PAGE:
By adding 100 polycarbonate dome UL-listed smoke vent skylights, Trojan Battery will be able to save upwards of 40 percent on its power consumption for its warehouse in Santa Fe Springs, Calif.

According to a representative of Santa Ana, Calif.-based IRC (Independent Roofing Consultants), a roofing consulting firm: “Typically, a 2 percent density of skylight units are utilized for effective energy reduction. Densities of 2.5 to 3 percent are being provided for newer buildings and being installed in conjunction with roof replacements to reduce energy costs associated with building lighting.”

The roof originally consisted of outdated skylights significantly reducing the benefits of natural lighting. New polycarbonate dome skylights and smoke vents from SKYCO Skylights allow owners to maximize the use of free daylighting. Additional benefits include 10 years against yellowing and breakage.

Aside from the energy benefits, Trojan Battery was able to reduce its safety liability. UL-listed smoke vents with polycarbonate domes not only provide ample daylighting, but they are life-saving devices. The smoke vent is designed with two thermal triggered hatches that automatically open up in the event of a fire.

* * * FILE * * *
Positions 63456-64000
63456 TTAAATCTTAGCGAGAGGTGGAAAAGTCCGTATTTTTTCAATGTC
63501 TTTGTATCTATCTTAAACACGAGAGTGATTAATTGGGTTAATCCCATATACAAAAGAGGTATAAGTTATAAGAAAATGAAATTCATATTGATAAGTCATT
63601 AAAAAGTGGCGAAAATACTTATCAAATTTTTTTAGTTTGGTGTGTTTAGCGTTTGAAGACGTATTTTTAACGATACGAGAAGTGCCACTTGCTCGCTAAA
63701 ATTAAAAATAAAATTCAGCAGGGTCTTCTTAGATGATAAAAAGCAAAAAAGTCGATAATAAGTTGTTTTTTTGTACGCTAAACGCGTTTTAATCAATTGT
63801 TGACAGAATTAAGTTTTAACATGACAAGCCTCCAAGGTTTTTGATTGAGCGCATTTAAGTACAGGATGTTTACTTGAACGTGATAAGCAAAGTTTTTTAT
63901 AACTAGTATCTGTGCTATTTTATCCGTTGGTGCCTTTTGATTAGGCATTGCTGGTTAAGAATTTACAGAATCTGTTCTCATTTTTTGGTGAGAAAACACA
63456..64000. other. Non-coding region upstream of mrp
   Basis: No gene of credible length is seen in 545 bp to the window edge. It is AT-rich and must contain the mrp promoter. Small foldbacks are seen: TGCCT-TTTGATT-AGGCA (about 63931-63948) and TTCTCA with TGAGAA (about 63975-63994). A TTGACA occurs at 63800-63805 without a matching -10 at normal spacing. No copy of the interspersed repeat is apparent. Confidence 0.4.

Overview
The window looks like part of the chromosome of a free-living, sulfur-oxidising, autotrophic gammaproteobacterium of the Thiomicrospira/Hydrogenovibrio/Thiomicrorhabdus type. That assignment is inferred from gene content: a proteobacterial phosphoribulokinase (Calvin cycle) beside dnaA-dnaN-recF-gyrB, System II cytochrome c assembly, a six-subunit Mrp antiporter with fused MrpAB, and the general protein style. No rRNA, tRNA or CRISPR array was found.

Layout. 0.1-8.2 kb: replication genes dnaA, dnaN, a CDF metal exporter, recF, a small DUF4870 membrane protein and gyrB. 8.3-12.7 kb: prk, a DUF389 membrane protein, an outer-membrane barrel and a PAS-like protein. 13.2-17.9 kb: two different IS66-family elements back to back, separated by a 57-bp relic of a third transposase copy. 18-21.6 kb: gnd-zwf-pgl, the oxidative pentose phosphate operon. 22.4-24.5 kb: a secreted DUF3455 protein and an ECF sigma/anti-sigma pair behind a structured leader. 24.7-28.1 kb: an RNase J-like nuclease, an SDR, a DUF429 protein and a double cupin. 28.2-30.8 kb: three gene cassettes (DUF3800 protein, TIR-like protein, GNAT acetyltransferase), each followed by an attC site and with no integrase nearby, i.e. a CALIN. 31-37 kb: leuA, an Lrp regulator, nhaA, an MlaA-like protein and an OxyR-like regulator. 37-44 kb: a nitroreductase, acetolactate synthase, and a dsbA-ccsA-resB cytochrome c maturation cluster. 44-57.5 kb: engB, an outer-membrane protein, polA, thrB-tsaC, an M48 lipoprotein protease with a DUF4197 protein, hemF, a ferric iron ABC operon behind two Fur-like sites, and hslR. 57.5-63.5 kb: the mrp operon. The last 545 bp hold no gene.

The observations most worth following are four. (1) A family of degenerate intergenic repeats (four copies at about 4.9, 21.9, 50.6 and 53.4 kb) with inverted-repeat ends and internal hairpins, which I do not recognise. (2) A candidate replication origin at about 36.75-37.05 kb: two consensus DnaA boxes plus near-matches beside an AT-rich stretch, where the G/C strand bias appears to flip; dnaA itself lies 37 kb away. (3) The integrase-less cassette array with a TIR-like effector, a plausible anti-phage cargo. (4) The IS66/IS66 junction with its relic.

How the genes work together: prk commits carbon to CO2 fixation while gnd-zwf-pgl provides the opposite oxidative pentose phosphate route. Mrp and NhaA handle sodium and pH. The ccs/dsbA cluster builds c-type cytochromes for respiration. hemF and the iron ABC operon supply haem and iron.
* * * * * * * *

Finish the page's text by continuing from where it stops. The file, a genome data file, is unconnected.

Fire marshals and insurance companies recognize the benefits of a UL-listed smoke vent skylight because they allow the smoke, heat and hot gasses inside a burning warehouse to escape providing trapped workers a visible route for safe exit. They also reduce smoke damage to warehouse inventories. In many cases, insurance companies will provide a much needed break on rates when UL-listed smoke vents are added to the rooftop.